On May 24th, a law passed in Ethiopia criminalized the use of Google Talk and other forms of VoIP (Voice over Internet Protocol), with steep penalties for the use of the popular platform Skype, according to Al Jazeera.
The law allows for a prison sentence of up to eight years and a fine of up to 80,000 birr (US$4,500) for “using or causing the use of any telecommunications network or apparatus to disseminate any terrorizing message”. The punishment for using an official Internet calling service is even more harsh, with violators facing a potential 15 years in jail, the African Review reports. The legislation comes as the popularity of computer-to-telephone call services is expanding in Addis Ababa and some regional cities. This popularity is due in part to the significantly cheaper use of these services for communication in comparison to high charges imposed by the Ethiopian Telecommunications Corporation (ETC) — the state run, sole ISP of the nation. Ethiopia’s legislators argue that this trend has threatened profits in addition to being an issue of national security.
Ambroise Pierre, head of the non-profit organization’s Africa Desk, said the measure is really intended to restrict and monitor the flow of communication in and out of the country. “The Ethiopian government is trying to attack every means of information exchange,” Pierre said.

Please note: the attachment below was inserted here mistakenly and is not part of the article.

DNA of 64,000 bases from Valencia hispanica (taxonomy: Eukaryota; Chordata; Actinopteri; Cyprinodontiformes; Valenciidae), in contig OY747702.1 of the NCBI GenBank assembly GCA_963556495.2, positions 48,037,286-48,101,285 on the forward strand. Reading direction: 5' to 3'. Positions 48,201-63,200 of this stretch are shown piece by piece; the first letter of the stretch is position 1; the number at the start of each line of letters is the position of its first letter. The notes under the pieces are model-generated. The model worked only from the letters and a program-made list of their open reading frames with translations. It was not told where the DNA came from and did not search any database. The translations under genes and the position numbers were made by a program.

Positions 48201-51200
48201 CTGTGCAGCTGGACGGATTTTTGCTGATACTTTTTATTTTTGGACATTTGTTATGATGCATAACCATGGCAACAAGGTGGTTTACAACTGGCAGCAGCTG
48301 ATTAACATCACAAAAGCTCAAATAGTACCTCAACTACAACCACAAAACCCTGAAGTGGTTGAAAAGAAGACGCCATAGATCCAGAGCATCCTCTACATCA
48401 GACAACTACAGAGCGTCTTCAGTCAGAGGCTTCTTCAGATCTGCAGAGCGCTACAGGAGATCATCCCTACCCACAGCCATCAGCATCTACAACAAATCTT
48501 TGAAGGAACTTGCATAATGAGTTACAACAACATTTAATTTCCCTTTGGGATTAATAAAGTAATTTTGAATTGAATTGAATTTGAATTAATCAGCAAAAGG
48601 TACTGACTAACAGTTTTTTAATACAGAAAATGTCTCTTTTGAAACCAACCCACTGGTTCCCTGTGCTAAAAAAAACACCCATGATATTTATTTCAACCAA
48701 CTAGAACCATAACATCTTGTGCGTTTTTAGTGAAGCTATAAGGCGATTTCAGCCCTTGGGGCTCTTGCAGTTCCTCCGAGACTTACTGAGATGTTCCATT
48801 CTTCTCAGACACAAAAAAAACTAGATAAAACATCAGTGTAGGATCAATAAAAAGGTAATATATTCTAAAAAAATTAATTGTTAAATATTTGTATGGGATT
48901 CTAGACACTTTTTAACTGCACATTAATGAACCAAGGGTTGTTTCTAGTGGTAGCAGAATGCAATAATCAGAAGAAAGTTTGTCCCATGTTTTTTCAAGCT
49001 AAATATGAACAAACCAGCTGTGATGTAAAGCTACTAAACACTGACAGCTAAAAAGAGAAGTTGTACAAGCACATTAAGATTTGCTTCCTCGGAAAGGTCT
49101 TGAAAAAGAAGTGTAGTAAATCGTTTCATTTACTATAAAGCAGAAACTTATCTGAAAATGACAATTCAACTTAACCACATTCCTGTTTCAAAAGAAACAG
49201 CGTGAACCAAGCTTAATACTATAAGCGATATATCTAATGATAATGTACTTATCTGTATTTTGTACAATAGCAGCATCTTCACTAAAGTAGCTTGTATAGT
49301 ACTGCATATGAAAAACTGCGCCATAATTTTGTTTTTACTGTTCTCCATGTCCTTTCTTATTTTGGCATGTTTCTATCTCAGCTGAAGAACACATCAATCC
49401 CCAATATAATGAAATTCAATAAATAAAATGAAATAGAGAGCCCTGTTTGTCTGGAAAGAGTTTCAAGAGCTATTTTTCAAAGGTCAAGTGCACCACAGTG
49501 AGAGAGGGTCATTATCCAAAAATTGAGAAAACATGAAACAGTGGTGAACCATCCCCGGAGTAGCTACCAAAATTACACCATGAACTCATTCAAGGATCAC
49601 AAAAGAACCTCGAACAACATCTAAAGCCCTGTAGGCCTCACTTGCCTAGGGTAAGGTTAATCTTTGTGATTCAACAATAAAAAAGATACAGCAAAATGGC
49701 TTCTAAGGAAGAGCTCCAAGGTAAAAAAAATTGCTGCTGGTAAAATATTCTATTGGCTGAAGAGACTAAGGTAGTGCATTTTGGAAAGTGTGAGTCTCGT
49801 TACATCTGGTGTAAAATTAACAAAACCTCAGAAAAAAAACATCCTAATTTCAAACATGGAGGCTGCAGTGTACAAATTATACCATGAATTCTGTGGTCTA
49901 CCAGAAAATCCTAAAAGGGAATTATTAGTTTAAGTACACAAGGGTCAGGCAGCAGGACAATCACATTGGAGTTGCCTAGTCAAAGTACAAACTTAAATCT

“We condemn the Ethiopian government’s systematic effort to control all forms of communications,” said CPJ East Africa Consultant Tom Rhodes. “Authorities are obviously deeply threatened by any source of independent information, from critical journalism to sharing of information online.” The result of continued telecommunications regulation has led to an overall decline in the country’s Internet users – less than one percent [700,000 of 84,000,000 citizens] of Ethiopia’s population had Internet access in 2010.
Over the last five years, websites expressing any criticisms of the Ethiopian government have been frequently blocked along with all Amharic language broadcasts containing any libel targeting the current political regime. The state-owned Ethiopian Telecommunications Corporation (ETC) and the Ethiopian Telecommunication Agency (ETA) have exclusive control of Internet access throughout the country. Further, the ETA does not act as an independent regulatory body, and its staff and telecommunications policies are controlled exclusively by the national government.
In 2006, Ethiopian Internet cafes mandated users to input a user ID, which included the patron’s full name and residential address. Information obtained through this registration process was then documented by police officials. Adding insult to imposition, Internet cafe owners faced jail time for not following the protocol and providing access for unregistered users.
The most recent move of banning all VoIP communications has only recently garnered international attention. Furthermore, the Ministry of Communications and Information Technology has reserved the right to license private organizations that produce, distribute, or import such technology.